Now that we're seeing a bigger picture, what, then, should Rivers and
Turner do to fix the problem?
Here are two keys: 1) Be smarter about the whole game before the ball is
snapped; 2) Be more aware of one's own physical limitations, especially
when throwing on the run.
I loved how Rivers played in the season opener, and to some extent the
second game. Against the Raiders, he never put the ball in harm s away
because that s what the game s circumstances dictated. The Raiders
lacked big-play ability on offense because the Chargers took away Darren
McFadden as a run threat. Nor were the Raiders able to negate the short
I hated the recent interception against the Chiefs, and the killer
interception against the Bucs, because Rivers didn't seem to have his
mind right before the ball was snapped.
Those were Code Yellow situations. Or Code Red. But he acted like they
were Code Green, gunning the car through the stoplight.
It s a throw you can t make, Turner said of the ball that became a
game-turning interception for the Bucs. Obviously, he should have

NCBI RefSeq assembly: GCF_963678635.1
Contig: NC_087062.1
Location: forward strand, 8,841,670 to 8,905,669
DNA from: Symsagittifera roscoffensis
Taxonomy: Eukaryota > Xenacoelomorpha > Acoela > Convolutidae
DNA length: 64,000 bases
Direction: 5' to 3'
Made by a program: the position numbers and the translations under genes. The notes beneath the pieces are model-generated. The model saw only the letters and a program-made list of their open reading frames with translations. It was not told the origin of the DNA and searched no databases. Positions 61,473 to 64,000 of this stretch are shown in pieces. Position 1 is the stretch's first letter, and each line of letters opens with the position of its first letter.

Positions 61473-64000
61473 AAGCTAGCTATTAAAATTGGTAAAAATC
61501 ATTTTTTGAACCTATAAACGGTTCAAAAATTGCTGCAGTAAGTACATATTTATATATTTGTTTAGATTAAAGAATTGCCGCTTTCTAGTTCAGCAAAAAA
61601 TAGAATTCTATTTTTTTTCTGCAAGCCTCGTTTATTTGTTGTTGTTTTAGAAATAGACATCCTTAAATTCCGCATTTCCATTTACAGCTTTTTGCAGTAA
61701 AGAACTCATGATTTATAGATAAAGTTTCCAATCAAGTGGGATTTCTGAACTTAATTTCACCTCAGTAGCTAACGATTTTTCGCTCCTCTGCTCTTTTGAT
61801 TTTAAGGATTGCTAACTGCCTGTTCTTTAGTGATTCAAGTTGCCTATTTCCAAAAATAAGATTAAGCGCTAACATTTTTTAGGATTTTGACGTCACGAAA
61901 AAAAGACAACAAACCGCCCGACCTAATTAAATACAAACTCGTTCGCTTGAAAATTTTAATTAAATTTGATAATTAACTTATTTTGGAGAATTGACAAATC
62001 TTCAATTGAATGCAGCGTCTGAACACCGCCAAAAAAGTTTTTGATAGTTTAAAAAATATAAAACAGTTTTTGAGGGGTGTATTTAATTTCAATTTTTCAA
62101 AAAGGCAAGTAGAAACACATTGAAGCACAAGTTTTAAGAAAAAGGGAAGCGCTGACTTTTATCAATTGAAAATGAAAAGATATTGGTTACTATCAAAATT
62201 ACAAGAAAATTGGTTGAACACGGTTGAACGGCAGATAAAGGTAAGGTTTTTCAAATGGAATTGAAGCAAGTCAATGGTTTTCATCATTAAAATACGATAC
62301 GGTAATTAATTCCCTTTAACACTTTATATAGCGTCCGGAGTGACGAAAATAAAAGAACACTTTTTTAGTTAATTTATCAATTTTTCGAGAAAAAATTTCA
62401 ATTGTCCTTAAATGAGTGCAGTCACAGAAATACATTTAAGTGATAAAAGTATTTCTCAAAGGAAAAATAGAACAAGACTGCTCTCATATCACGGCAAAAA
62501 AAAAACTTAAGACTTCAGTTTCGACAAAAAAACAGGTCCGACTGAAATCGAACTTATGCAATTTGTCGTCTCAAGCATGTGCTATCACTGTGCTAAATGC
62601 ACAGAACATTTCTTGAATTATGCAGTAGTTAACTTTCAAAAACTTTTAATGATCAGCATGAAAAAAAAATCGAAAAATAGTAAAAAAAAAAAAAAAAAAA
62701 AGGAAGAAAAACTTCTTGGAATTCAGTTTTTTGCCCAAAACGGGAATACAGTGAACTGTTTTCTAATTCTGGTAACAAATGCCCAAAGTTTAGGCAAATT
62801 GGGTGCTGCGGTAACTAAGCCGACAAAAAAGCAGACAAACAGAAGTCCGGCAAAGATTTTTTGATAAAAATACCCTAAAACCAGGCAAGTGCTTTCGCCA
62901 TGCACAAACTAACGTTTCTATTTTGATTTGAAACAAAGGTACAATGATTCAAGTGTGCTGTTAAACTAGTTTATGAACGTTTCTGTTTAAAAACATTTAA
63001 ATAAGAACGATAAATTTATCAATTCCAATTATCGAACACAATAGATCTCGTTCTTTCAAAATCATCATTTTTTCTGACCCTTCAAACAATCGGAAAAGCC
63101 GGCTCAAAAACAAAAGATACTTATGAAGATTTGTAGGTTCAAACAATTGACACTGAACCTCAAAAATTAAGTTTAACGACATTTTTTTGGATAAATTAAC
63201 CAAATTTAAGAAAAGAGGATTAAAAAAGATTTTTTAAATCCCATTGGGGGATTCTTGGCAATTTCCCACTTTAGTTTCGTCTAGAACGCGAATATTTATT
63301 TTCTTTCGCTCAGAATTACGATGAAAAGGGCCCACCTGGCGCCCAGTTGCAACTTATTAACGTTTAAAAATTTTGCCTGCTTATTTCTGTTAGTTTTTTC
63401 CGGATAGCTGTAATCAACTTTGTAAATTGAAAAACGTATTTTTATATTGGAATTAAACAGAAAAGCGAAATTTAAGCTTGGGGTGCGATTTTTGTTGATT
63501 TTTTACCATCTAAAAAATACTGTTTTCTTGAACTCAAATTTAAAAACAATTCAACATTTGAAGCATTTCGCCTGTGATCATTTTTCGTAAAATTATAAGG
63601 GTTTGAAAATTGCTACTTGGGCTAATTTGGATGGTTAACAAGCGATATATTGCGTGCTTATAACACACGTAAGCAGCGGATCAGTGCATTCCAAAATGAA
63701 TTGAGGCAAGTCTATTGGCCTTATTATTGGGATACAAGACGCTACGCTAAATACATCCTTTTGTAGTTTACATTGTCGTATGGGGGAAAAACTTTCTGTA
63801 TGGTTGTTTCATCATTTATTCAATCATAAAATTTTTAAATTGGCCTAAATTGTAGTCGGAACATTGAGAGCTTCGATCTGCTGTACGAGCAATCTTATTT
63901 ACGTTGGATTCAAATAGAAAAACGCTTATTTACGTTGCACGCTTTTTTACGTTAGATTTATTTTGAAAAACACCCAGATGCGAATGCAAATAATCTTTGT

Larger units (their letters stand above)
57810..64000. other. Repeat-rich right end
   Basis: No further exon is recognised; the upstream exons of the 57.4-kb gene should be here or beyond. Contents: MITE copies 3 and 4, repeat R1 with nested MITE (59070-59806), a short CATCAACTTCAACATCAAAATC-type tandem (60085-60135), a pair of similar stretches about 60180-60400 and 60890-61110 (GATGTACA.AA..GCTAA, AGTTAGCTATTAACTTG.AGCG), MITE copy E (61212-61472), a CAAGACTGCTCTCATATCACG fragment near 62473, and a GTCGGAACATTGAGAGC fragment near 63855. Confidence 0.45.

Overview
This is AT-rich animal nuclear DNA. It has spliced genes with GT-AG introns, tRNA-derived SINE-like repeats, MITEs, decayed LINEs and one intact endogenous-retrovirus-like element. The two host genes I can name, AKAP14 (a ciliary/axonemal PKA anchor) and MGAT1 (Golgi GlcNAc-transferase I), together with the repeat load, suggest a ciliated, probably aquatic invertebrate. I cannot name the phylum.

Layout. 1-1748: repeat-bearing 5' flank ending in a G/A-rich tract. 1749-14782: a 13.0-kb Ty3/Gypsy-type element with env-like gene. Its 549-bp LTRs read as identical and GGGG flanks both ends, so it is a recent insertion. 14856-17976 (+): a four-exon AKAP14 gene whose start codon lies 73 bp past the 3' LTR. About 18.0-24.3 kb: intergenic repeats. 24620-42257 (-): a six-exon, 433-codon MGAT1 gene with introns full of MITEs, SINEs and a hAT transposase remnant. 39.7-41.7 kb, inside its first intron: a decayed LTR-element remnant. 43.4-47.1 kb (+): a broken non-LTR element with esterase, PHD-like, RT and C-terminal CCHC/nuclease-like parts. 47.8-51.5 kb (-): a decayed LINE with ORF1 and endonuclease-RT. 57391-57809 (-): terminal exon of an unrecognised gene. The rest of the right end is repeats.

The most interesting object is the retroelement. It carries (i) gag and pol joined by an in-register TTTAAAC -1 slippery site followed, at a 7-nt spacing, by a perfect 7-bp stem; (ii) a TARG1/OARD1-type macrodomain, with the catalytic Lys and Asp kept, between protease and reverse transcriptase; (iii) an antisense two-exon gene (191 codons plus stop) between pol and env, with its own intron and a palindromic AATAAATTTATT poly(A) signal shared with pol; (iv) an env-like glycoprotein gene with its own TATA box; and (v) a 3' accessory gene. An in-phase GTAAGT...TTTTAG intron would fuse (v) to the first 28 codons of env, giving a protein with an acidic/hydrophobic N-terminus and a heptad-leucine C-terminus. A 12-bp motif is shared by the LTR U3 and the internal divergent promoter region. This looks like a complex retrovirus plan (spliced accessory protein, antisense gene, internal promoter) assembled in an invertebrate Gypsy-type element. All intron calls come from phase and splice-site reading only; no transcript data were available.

thrown the ball away.
Obviously it wasn t obvious enough.
Rivers has a governor over his profanity switch, never once uttering a
curse word in a game, no matter how heated he or the game was, teammates
But in the hurly burly of trying to make a play, his football switch is
failing him. A better grasp of the game s ever-dynamic risk-reward ratio
seems needed, and that means taking stock before each snap, when the
adrenaline is less insistent.
How much time is left? Who s leading? How well are both defenses
performing? Should the offense be confident if it gets other chances?
What's the result of a sack or a throwway? What would an interception mean?
Part of winning a game is not losing it.
A quarterback holds not only the ball, but the ballgame.
Rivers, to be sure, knows all of this. He just seems to need a refresher
course, or for someone to train or remind him in a new way.
He also may benefit from a more critical look at his own limitations.
They can change.
On the run, he s challenged. He s not able to get the ball out as fast
and with as much zip as perhaps his eyes tell him.
On rollouts right this year, he s making a habit of substandard throws
in the red zone.
Rolling right in both Chiefs games and against the Bucs and Saints, he
made poor throws into the end zone (one of which cost Meachem a touchdown).
The silly interception against the Falcons was off a scramble to his right.
Of course, Rivers should continue to roll right and throw the ball. He's
done so well at times this year.
Rivers didn t enter the NFL with a very strong arm or good
out-of-the-pocket mobility. Nearly a decade later, playing on a surgical
knee, it s possible he's less able in those areas now.
Defenders will let a quarterback know what he can and can t do, or if
he's slipped, however imperceptible it may be to him.
What Turner and Rivers do with the feedback will play a big role in how
the season plays out.